SGP Leader Naomi Hunter and Her Ten Year Plan

Saskatchewan Issues

Hunter discussed three main issue areas with Global Green News which she believes are essential to the current and future politics of Saskatchewan. The three issue areas were identified as; standing with Indigenous Peoples, green energy and water security. She stressed that these are not the only issues that must be focused on but rather that these are some of the main focus points of her party.

SGP Leader Naomi Hunter at a Green Party of Canada rally. (Photo Naomi Hunter)

Indigenous reconciliation was identified as a top priority by Hunter:

First and foremost, we must stand with Indigenous allies. It is a top personnel election issue.

Adopting all of the recommendations of the ‘Truth and Reconciliation Commission’ is a must for Hunter. As Greens, she expressed that upholding Indigenous affairs has to be kept as a constant important issue.

Hunter also applauded the nomination of Canada’s first Indigenous Governor General Mary Simon. She explained that it is vital to have more Indigenous women participate in high profile political roles to represent the voice of many. Hunter acknowledges that some Indigenous Peoples do not want to participate in the provincial or federal political system due to lack of trust and she respects these decisions.

Green energy as discussed by Hunter involves using solar energy extensively. This is a strategy that Hunter has discussed with Global Green News in the past and is confident in this approach. She also stands firmly against the development of nuclear energy in the form of small modular reactors:

Nuclear is not the solution, solar energy is the answer.

Additionally she argued that nuclear development would largely take place on Indigenous land, something that she says should be avoided at all costs.

A last issue area that was discussed by Hunter was water security. According to Hunter, the prairies are at a serious risk of drought. This could be devastating for the region’s numerous farmers. When it comes to water, Hunter wants to remind everyone that many Northern communities are under water boiling advisories constantly and that this has to change.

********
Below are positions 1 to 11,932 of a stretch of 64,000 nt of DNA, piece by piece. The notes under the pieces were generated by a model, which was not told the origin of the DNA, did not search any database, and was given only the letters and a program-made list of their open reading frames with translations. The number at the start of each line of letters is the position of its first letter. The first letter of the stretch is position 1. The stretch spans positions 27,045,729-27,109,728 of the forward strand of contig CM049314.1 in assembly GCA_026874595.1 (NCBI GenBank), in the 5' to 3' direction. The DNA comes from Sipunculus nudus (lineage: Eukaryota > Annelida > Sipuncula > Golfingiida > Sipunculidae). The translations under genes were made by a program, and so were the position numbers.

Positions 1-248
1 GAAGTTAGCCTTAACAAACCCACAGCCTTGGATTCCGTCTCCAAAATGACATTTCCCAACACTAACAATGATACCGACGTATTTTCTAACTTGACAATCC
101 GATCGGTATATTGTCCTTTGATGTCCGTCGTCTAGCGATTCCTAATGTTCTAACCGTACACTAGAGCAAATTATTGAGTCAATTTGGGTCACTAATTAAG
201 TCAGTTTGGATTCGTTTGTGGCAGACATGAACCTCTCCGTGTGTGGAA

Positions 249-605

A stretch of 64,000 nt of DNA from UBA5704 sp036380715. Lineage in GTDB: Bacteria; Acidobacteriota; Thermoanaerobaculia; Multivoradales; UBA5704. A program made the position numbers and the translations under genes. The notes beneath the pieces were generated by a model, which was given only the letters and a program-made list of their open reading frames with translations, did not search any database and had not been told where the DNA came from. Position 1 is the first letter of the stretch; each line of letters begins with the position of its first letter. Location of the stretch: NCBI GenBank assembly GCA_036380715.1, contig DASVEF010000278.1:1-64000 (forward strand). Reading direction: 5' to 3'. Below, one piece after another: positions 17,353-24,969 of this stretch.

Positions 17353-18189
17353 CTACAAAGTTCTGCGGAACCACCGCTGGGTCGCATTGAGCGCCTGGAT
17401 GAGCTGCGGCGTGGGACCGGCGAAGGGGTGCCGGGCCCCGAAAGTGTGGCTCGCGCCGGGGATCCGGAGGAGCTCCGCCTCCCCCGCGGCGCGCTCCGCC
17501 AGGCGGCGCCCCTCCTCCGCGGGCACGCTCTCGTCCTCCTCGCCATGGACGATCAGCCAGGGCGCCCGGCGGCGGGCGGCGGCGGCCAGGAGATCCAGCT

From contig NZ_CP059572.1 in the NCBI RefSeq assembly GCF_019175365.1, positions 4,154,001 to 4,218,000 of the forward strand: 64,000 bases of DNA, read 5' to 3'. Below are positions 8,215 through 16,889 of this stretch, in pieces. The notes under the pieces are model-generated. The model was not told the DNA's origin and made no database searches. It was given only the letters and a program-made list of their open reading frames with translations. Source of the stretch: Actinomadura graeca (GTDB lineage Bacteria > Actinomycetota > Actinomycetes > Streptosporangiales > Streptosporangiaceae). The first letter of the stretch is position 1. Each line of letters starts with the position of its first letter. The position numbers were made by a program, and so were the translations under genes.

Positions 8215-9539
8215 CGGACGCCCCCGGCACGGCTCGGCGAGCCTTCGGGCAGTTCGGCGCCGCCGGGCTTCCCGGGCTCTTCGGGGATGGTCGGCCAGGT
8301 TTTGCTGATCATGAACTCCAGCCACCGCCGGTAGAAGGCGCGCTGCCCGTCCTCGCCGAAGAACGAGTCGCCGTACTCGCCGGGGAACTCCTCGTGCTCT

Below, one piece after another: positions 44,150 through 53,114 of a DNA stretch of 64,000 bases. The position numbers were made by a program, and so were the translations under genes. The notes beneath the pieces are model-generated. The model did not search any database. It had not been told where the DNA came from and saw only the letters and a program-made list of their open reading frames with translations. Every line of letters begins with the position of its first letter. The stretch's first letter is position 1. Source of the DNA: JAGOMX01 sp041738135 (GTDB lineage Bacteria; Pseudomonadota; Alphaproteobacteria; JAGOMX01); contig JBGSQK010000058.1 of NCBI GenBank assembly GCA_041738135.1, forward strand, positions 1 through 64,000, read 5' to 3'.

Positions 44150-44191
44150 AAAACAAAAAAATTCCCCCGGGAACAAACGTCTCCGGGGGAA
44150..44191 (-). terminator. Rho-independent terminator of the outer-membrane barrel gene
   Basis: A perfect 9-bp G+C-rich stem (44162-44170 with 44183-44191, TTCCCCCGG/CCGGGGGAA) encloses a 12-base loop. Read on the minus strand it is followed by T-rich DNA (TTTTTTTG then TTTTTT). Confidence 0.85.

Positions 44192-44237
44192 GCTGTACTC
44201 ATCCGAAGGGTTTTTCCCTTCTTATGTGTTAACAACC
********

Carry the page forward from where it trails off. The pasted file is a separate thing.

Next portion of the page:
Elections

Hunter is both a provincial and federal Green candidate. The Saskatchewan Green Party is encouraging their candidates to run in all elections as a goal of having a more integrated agenda. Hunter says that her party is trying to have election timelines rehashed in the province. Her party wants municipal elections moved further away from provincial elections to have candidates in every possible election. They are currently only two weeks apart.

More candidates across jurisdictions, allows for more issues to be addressed according to Hunter. She believes in grassroots organizations and their capabilities.

Hunter strongly feels that the first past the post system is a failed system and condemns Justin Trudeau for not changing it. Electoral reform is important to herself and to her party:

I would love to have a fair system for people.

Long term plan

After being reminded by Global Green News that no Green seats were won in the 2020 Saskatchewan legislature, Hunter quickly replied by stating that the Greens won 4,000 more votes in 2020 and became the third party in some ridings. According to Hunter, the party grew five times in size since she has assumed leadership.

Simply put, she sees herself as the premier of Saskatchewan in 2028. As long as the party will have her, Hunter says that she will lead them.

Global Green News asked Hunter how she evaluates the fact that the last eight legislatures in the province were formed by the NDP or the Saskatchewan party. Hunter expressed that her party is getting more organized. Her team is made up of activist grass roots Canadians and they believe in their goals.

Naomi Hunter wanted to remind readers that Elizabeth May succeeded as a federal Green without falling into brokerage politics. Hunter said that the climate crisis can’t wait and she is ready to tackle it.

The green wave is coming.

Original Global Green article by Guy Vertinsky

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